Passion, although removed from the marriage bed, did play a role in ancient societies. Sexual desire was simply directed elsewhere. For patrician men in Greece and Rome, the objects of desire were very often women (or sometimes men) of the slave and courtesan classes, whose business was providing pleasure. The channeling of sexuality away from marriage preserved the staid atmosphere of the family, but could have disastrous consequences when lust turned, as it sometimes did, into love. Men occasionally sacrificed honor and wealth for the sake of a prostitute’s favor, bringing disgrace and ruin upon themselves. Although they, too, occasionally got enmeshed in wanton and destructive affairs, women did not have the same opportunities for passionate pursuits, and so instead lavished their thwarted affections on their sons.

Like the Greeks and Romans, modern Americans also fear adulterous affairs, but not for the same reasons. In our society, descent is neither patrilineal nor matrilineal, but instead is traced through both male and female lines. As a result, we do not belong to solitary clans, and kinship ties, though affectionate (at least ideally), are very rarely central to our economic and political lives. Rather, each of us struggles to achieve his or her own potential in a fluid society of competitive individualists. We do not expect or want our families to contract marriages for us, but instead yearn to fall in love and to realize our own personal dreams.

In a traditional society, mates are chosen for practical reasons from a limited range of candidates whose virtues can be easily calibrated. But in our culture, where the range of potential mates is infinite and more or less equivalent, only the irrational compulsion of love can release us from the quandary of choice. Of course, this does not explain where that compulsion comes from in the first place--only that it serves a purpose.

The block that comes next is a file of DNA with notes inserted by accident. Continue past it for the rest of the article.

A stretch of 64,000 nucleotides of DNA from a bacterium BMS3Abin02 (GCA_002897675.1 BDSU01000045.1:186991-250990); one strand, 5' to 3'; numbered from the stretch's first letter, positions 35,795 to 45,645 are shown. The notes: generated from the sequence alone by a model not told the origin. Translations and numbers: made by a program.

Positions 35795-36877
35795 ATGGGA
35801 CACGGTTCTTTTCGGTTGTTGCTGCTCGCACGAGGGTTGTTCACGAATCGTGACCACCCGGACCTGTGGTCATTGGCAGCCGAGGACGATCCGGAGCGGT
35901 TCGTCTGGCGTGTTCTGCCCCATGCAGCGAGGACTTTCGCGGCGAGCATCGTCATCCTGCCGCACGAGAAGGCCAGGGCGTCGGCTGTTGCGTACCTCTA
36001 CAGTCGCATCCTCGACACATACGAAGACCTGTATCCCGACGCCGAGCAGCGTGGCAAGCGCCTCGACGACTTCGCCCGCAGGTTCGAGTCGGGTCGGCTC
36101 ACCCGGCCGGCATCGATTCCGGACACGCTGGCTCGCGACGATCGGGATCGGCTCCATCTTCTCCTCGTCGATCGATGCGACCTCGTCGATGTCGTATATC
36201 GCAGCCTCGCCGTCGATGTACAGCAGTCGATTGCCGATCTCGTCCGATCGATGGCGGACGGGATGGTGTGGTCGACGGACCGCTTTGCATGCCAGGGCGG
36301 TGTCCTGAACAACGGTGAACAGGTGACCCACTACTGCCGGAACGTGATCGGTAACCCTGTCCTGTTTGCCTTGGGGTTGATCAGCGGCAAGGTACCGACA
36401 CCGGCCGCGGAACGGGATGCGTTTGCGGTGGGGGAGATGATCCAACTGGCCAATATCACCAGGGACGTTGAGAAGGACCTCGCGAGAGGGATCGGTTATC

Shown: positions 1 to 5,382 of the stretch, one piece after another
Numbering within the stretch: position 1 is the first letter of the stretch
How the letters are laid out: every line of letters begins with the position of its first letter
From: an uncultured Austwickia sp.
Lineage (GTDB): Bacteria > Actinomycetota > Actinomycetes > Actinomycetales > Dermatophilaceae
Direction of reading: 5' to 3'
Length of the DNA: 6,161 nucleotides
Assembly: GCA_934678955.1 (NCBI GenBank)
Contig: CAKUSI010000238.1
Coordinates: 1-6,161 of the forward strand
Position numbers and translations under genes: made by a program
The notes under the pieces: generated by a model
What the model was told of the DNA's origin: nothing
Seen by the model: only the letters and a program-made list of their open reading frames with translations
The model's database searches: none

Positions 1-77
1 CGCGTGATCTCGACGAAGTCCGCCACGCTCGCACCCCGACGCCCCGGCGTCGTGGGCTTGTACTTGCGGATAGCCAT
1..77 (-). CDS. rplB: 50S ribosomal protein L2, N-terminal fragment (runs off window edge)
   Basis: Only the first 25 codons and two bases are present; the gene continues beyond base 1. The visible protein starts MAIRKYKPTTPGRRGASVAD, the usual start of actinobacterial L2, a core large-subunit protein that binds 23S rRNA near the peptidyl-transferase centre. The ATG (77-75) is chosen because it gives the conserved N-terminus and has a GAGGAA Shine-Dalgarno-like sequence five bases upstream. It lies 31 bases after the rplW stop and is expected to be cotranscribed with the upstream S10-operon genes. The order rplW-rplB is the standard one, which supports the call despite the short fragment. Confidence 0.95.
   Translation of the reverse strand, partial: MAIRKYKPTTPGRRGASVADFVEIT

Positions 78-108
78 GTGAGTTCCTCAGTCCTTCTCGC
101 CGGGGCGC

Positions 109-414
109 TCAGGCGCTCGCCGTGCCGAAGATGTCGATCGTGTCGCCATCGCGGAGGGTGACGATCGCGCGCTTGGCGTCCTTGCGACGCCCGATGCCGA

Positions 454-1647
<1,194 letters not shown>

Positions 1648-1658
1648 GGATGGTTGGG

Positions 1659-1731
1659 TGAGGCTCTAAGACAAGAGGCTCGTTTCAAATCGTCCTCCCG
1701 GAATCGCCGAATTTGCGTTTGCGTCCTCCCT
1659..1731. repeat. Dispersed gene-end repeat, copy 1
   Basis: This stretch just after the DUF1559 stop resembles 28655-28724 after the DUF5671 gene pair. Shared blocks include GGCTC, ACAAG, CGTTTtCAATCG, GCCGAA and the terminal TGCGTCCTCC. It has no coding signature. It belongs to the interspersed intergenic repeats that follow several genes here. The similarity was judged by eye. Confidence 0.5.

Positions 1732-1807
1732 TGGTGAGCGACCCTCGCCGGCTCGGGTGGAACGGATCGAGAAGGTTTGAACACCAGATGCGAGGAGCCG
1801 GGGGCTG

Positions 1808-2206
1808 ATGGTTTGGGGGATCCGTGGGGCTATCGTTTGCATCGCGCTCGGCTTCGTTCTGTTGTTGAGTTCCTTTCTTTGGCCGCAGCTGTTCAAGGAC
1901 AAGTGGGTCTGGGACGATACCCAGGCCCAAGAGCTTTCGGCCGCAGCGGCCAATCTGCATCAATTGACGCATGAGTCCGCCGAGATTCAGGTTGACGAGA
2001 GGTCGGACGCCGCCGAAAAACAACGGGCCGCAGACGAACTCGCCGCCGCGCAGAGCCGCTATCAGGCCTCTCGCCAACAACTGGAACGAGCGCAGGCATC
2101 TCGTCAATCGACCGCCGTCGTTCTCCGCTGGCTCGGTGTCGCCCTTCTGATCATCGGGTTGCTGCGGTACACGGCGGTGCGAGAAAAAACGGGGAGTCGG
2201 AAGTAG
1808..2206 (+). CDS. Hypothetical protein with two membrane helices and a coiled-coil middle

Our current societal bent toward independence, social mobility, free choice and marriages that grow out of love has been linked to the rise of capitalism. It is certainly true that, as capitalism has triumphed throughout the world, love-based marriages have also become more prevalent. But it is also true that in England, the cradle of capitalism, marriages for love (along with social mobility and personal autonomy) preceded the rise of the capitalistic economy. And love-based marriages were also the norm in such small-scale hunting-and-gathering cultures as the Ife of Central Africa, the Kung bushmen of Botswana and the Ojibway of North America’s Great Lakes region.

These seeming anomalies are explicable in cultural terms. Like our own society, simple hunting and gathering societies prize individualism. They are highly mobile. People have little attachment to kin groups and must make their own way in a risky environment. As free agents, they are able to choose whom they wish to marry.

But here’s the big question: Why should that choice be surrounded by a cloud of romance? Why don’t men simply choose the best gatherer, the most fecund child-bearer? Why do women not automatically select the male most likely to bring down the prey?

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These questions are at the core of a very old debate about the nature of romantic love. On one side are those who believe that all the fuss and bother, all the romance and adoration, are just a cover for something much more fundamental: sexual desire. Romantic love, they contend, is simply a mask that makes lust respectable. The other side insists that love exists as its own highest end. Lovers love not because they wish to gain sexual pleasure, but because love bestows the ultimate value on both lover and beloved. Romance, they believe, is something akin to worship.

Or perhaps Plato was right. What we are looking for in love is only symbolized by sex. It is really something far more powerful: completion.